Quakers in South AfricaThe Quaker movement arose in Great Britain out of the religious ferment of the mid- 17th century and soon spread to North America. Probably the first members to visit South Africa were whalers from Nantucket, who often called at Table Bay around 1800. Immigrants followed later and settled in various parts of the country. As their numbers grew they gathered for worship and counsel, first in isolated groups, then on a wider basis, until eventually national gatherings became possible. In 1946 the Friends in Southern Africa were given recognition as an autonomous body within the world fellowship. They now have their own places of worship in Cape Town, Johannesburg, Salisbury and Bulawayo, with regular services in a few other centres; also in Malawi, Tanganyika and Zambia. At various dates mission centres were started in Madagascar, on Pemba and in Kenya, where a large membership also function as an autonomous body. Contrary to general opinion, meetings for worship are public occasions, open to all races. Although those of English descent predominate, there are Afrikaans-speaking and Bantu members.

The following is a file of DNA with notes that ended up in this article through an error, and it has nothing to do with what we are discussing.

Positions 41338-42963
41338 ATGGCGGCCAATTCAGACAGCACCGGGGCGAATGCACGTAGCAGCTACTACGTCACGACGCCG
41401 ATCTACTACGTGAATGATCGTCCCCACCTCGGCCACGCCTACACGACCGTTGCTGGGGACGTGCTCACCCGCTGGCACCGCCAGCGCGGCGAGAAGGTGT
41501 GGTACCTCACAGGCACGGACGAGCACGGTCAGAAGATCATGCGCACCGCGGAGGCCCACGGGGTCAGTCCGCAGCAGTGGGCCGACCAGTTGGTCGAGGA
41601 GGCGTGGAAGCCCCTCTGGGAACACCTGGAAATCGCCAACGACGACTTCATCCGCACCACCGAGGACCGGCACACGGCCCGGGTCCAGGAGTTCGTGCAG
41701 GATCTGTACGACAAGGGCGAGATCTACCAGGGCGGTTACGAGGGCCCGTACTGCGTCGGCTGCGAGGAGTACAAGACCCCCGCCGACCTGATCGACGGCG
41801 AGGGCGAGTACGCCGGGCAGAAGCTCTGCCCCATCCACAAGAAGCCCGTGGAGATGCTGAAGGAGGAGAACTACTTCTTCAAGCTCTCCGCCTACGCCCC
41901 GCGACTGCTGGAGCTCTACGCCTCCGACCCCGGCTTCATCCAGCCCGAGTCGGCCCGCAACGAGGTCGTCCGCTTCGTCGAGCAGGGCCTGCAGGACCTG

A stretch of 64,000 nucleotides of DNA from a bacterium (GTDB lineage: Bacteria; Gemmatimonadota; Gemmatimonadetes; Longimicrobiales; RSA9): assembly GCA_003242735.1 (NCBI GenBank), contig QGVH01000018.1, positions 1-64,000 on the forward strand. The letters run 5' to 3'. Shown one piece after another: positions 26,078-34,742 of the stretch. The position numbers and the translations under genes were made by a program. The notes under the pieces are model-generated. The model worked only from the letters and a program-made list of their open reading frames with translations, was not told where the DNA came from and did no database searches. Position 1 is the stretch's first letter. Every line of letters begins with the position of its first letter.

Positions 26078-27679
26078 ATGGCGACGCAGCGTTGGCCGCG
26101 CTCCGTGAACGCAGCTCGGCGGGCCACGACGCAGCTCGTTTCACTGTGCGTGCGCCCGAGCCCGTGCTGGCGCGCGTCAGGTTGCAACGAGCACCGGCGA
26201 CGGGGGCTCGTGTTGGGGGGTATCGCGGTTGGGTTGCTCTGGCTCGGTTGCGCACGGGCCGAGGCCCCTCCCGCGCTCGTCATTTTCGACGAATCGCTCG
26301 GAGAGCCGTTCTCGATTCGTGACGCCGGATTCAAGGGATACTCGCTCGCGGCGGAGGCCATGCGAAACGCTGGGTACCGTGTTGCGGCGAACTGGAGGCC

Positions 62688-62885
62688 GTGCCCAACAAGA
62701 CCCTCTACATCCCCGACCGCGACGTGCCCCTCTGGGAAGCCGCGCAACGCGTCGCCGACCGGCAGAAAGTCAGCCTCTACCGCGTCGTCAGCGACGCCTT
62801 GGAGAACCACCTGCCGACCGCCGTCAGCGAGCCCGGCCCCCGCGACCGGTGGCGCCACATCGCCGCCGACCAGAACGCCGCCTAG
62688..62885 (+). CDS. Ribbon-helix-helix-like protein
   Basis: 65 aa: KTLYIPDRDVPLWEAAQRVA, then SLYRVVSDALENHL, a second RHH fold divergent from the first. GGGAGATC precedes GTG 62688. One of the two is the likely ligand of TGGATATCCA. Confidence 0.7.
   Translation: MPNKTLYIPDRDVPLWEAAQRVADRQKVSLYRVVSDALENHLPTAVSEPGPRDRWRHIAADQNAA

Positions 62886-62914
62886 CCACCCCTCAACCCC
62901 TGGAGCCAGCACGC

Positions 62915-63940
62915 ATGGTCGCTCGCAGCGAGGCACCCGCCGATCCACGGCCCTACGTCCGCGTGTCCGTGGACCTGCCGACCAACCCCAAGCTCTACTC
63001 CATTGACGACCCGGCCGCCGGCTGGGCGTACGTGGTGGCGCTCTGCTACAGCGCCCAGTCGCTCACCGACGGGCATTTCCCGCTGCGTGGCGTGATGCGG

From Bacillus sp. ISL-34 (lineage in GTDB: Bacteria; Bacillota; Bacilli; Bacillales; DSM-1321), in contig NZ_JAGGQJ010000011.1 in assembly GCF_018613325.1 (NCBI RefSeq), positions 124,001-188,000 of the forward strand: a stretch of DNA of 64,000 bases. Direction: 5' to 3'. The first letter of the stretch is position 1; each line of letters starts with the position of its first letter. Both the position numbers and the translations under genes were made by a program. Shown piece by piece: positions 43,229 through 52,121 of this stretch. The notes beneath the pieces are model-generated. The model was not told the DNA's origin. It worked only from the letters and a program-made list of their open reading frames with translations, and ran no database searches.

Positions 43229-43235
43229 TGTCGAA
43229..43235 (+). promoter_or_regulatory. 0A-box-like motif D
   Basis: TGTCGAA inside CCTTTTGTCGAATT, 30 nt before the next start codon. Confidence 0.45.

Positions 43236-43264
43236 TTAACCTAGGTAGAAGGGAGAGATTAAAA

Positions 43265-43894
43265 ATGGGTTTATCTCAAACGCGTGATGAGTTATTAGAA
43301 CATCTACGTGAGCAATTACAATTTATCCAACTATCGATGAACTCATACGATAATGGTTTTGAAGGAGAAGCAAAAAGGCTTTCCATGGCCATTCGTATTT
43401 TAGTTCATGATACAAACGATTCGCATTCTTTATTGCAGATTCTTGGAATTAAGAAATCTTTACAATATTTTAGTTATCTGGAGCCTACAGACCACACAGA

When the Second Anglo-Boer War broke out in 1899 English Friends set up a South African Conciliation Committee; travelling extensively in Natal and the Cape, representatives visited the concentration camps and reported their findings direct to Parliament in London in 190I. Creating a South African Relief Fund, which worked in close co-operation with Emily Hobhouse, both during and after the war, they undertook the personal distribution of clothing, books and money to those in greatest need.

Tracing and then returning many highly prized family Bibles was another small but greatly appreciated gesture of goodwill. As South African members shared in these undertakings, lasting links were created between the two countries. At present Friends in England provide generous support for the locally administered Quaker Service Fund, which offers practical assistance to those facing problems of many kinds. Quakers are also known as Friends, or Religious Society of Friends.

Richard Gush an 1820 Settler was known to have been a quaker. Contact me if you are looking for professional family researcher in South Africa.